In their several years of working together, Jin-Yung had never really negotiated with her manager. She would simply say yes even if it threw her life into temporary turmoil, as it often did. She had given unknowable hours to executing every request and task, diligently delivering them in neat and complete packages, no matter the sacrifice.
After attending a workshop I was teaching on “essentialism,” or the disciplined pursuit of less, she decided to create a social contract to draw some boundaries at work. Specifically, it outlined how she could increase her productivity at work while also having five days off of work to focus entirely on preparing for her upcoming wedding. Jin-Yung’s manager agreed to the terms she presented and was surprised and delighted when she put in several especially-focused days and completed her usual work ahead of schedule. This allowed Jin-Yung the chance to immerse herself in the uninterrupted days of wedding planning that her boss had agreed to.
However, in the midst of her wedding planning, her manager asked her to take on an additional project prior to an upcoming board meeting because someone else on the team had dropped the ball. This time, instead of capitulating to pressure from her manager, she pointed to the social contract and said words to the effect, “I would love to help with this project and I can see that this is a problem. However, we came to a clear agreement on this and I have completed my side of the bargain. I have planned for this time, I have worked hard for it and I deserve to have it…guilt-free!” She then spent five days immersed in preparing for her big day.
At first, her boss was fuming. But after laboring over the task herself for days, she saw all sorts of flaws in the way she’d been managing the team. She soon realized that if she wanted to be a more effective manager, she needed to pull in the reins, and get clear with each member of the team about expectations, accountability, and outcomes: basically to set up a social contract with every member of the team. Jin-Yung not only opened her manager’s eyes to unhealthy team dynamics and opened up a space for change, she did it in a way that earned her respect.
Jin-Yung was so affected by this experience that she decided to incorporate the experience into her vows, promising that she would prioritize her relationship with her husband above all others.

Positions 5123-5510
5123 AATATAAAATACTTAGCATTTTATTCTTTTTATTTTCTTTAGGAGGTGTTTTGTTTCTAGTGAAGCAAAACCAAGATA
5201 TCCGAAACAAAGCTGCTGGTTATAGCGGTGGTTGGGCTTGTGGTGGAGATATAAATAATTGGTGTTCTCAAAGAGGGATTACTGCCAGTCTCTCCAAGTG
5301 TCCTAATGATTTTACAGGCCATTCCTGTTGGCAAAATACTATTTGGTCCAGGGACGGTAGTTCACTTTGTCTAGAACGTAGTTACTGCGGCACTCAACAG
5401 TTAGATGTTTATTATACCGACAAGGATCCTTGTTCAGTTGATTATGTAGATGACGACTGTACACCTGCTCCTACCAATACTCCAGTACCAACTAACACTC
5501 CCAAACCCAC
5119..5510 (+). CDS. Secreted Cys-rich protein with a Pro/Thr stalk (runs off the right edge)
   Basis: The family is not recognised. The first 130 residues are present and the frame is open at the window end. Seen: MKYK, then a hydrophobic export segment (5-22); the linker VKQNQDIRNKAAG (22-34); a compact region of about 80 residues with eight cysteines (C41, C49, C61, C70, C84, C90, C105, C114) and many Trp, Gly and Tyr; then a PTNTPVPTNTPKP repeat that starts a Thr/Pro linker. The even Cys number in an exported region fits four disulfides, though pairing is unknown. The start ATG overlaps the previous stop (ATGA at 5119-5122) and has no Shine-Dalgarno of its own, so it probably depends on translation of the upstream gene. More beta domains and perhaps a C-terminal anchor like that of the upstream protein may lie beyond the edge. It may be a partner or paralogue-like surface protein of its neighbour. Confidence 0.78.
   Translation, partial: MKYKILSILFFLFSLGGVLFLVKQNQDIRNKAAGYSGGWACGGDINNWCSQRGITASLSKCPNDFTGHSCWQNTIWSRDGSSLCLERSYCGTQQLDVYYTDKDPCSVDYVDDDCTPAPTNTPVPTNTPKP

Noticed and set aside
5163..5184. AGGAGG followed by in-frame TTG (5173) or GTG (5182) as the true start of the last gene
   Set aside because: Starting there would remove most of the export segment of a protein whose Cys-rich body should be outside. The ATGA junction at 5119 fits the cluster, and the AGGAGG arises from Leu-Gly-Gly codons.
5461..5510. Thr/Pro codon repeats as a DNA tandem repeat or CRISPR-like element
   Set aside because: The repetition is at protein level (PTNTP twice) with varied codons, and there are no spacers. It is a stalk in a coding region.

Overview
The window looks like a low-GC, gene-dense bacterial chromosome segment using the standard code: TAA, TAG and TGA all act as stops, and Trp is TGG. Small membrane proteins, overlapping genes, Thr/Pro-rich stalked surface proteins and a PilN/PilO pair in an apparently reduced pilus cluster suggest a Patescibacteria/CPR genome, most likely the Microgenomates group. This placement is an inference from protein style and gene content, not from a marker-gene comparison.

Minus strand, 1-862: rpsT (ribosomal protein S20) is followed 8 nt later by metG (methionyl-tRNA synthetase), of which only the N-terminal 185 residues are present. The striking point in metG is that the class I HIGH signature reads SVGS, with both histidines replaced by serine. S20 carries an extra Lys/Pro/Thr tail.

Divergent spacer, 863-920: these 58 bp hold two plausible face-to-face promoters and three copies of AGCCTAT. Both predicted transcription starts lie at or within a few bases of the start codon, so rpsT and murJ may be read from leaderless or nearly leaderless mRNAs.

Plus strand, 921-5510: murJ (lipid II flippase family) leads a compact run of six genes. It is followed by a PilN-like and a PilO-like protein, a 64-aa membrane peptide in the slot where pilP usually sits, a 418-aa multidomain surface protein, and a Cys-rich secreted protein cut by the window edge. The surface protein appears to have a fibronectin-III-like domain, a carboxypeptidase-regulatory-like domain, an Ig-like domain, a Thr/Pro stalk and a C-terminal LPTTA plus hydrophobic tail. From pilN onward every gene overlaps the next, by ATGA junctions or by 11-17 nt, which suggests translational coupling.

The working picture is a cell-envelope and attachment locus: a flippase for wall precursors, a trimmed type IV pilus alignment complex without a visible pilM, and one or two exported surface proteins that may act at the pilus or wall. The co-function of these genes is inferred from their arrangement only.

Many of us are faced with similar high-stakes negotiations with our managers when we want a raise, a stretch assignment, flex time, or the ability to work from home. Here are three rules for negotiating for what you need more effectively:
Rule 1: You can’t negotiate if you don’t know what you want.
It never ceases to amaze me how often I ask people, “What do you really want?” and they look at me blankly, unable to articulate the answer. It’s not that they don’t want things, it’s just that they don’t have a high level of clarity regarding the matter.
This matters because our work life doesn’t take place in a neutral vacuum. What we spend our time doing is the result of a dynamic interaction between internal clarity (what we want to do) and external pressure (what other people want us to do). Indeed, our era is distinguished not so much by information overload, but by opinion overload. To ensure that our own voice is not lost in the noise around us, we need to know what we really want. If we don’t get really clear about that, then other people will fill the void with their agendas.
Rule 2: Clarity is the beginning of all empowerment.
Key to Jin-Yung’s story was creating a social contract which clearly articulated what she would do, by when, and what the positive and negative consequences would be for compliance and noncompliance. By getting clear about this, she was able to better negotiate what not to focus on both before her five-day leave and while she was on it.
Here are the six most important questions to answer when writing out a social contract:
What is the most important, mutually beneficial, desired result over the next X period of time?
Why is this important?
What needs to be eliminated, deferred or reduced?
What resources need to be reallocated or increased?
When will we get together to review progress?
What are the consequences (positive or negative) for performance or nonperformance?
Rule 3: Speak in terms of your manager’s agenda (not your own).
Especially when working with busy executives, there is little point in simply talking about what you want. They are often so focused and burdened with their own agenda that an additional request, however valid, can feel like an additional pressure or a burden. With a little preparation, you can express the same desires in a way that is aligned with your manager’s agenda, thus significantly increasing the chance that you will be heard and that the negotiation will go well, as shown in the chart below.
None of these examples is perfect, but each illustrates how much better it is to start with your manager’s agenda. The truth is that to get anyone to act, we have to create an eager desire in the other person by speaking to what he or she wants most.
By following these three rules, we can be better negotiators at work, we can make that critical shift from “order taker” to “trusted advisor,” and we can learn to better balance our lives.